Hospice For Horses

Avatar:
Author:
Publish date:
Social count:
0

When people get a dog or cat, they anticipate about 15 years of responsibility and care. When you take on a horse, it's 20 or more. In addition, most families can easily keep an older dog or cat around the house without a great deal of added expense. Keeping an older, retired horse is another situation altogether.

You may luck out and find a good home for your retiree. Maybe a neighbor has an unused pasture, small barn and two grandchildren who would enjoy riding bareback at a walk around the pasture. Many times, we aren?t that lucky however.

If you board your horse(s), keeping a retired horse around can get expensive quickly. Even if you have your own facility, grain, hay, farrier and vet bills add up. Euthanizing a horse who is comfortable isn?t the option most horse lovers want to take for good reason.

Of course, there are horse retirement facilities. Many take a one time fee?I've seen $10,000 listed ?to take care of your horse for the rest of his life. But that fee may be out of the range of many families.

However, you do have to step up and take responsibility for the horses who have served you well. A young, sound horse can fairly easily be sold or re-homed. Our family was able to sell a horse my daughter was no longer riding to a good home. The quality of the home was more important than the price.

Still, we have three senior horses, and we lost two stable hands with both kids off to college. We joke we're running a hospice for horses.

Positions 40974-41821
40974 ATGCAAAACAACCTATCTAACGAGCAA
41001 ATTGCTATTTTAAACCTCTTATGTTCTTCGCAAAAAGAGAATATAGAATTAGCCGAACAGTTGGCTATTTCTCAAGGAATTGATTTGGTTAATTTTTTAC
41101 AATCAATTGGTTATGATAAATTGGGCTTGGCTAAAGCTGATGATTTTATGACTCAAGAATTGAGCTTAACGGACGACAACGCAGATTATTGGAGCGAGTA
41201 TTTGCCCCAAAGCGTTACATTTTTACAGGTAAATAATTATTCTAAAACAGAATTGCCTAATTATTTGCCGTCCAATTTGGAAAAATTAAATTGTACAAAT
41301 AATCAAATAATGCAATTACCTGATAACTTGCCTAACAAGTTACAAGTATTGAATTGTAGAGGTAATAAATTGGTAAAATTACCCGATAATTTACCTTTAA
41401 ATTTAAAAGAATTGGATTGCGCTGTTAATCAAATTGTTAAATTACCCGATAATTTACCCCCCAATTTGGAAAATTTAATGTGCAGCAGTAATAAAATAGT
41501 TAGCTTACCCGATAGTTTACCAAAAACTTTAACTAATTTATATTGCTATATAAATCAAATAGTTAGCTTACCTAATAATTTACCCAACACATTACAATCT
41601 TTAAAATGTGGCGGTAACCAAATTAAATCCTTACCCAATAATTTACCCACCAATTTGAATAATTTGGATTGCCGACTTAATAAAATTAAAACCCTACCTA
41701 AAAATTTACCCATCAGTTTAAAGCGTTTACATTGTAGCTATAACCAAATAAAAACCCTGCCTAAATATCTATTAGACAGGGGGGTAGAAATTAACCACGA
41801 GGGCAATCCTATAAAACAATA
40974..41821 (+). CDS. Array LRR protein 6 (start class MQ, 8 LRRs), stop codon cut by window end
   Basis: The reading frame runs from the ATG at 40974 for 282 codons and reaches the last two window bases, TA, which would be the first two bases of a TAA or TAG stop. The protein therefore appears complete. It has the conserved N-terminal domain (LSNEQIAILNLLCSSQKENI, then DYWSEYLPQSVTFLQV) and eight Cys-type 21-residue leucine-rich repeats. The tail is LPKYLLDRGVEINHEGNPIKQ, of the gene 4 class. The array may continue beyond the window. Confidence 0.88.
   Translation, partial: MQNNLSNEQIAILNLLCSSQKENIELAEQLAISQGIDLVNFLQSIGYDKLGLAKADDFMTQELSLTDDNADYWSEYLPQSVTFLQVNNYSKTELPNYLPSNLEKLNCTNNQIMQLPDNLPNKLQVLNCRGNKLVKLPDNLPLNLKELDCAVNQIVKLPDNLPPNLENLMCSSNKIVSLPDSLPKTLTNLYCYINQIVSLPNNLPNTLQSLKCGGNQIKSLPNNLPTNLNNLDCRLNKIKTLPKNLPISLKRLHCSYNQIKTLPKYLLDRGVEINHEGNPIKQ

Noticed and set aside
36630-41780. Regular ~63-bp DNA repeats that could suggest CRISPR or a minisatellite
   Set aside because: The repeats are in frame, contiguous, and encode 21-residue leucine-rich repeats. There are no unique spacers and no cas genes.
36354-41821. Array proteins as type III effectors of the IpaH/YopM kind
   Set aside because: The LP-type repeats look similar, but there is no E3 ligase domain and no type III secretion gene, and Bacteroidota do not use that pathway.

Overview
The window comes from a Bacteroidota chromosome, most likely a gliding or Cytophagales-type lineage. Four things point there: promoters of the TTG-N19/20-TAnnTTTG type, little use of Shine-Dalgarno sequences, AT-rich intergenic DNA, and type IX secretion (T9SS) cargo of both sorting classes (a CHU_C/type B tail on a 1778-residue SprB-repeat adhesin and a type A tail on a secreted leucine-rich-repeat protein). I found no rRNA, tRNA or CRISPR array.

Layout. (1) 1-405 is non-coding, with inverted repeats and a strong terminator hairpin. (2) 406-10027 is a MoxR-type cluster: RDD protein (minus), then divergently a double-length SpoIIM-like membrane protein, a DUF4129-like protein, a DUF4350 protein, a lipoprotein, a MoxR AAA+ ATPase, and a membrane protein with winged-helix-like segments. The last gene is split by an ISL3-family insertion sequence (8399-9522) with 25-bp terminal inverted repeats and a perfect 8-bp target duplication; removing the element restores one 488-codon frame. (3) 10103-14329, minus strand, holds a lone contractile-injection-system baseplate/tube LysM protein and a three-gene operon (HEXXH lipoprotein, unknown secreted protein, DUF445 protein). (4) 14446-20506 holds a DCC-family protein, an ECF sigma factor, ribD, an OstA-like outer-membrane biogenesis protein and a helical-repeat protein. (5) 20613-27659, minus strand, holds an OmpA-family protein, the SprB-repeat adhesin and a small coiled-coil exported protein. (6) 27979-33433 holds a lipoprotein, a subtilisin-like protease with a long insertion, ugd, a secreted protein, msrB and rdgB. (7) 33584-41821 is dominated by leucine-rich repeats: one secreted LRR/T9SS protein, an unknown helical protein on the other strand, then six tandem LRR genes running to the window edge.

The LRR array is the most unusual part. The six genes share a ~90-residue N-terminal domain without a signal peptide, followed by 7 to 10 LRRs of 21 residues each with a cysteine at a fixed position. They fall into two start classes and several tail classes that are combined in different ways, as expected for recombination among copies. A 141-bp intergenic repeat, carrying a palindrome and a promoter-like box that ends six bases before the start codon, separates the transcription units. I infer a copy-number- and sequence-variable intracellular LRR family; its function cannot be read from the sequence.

One horse is a really neat Arab gelding, blind in one eye and with occasional episodes that are similar to seizures. No more than one or two per year, otherwise he happily herds ?his mares? around and comes when called for supper. Monte requires minimal care and can get away with just hoof trims.

Crispy is a lovely red dun Quarter Horse who lived through an EPM (equine protozoal myelitis) infection that included a week at the Cornell University veterinary clinic. She is rideable?sort of ?with an occasional head tilt and unsteady gait at times. Crispy is the original easy keeper, who stays round with minimal feed and can get away with hoof trims, too.

Cinnamon is one of the equine loves of my life. SHe's a big, 16.2-hand Appaloosa mare with a heart as big as she is. Cinnamon has ringbone, heaves and the worst feet of any horse I've ever known. Still, she is the horse we can put a total novice on and they can ride at a walk around the 60-acre field to their delight. Cinnamon requires medication for her heaves much of the year and special shoes to keep her sound. So, sHe's the more expensive retiree.

Monte and Cinnamon have been with me for over 25 years. Crispy has been with us about 10 years. She was my son?s beloved 4-H horse and even did jousting with him!

Would I like to replace them with a single sweet young horse to trail ride' Some days. But most of the time, I'm happy to have my equine family members here where I know they're cared for and safe. I owe that to them.

Plan ahead with your horses. Sell them while they're still capable of working or plan to keep them for the rest of their lives. Follow up if you place your older horse to be sure he isn?t starving in a neglected back field. After all, your horse deserves the best of care in payment for the service He's given you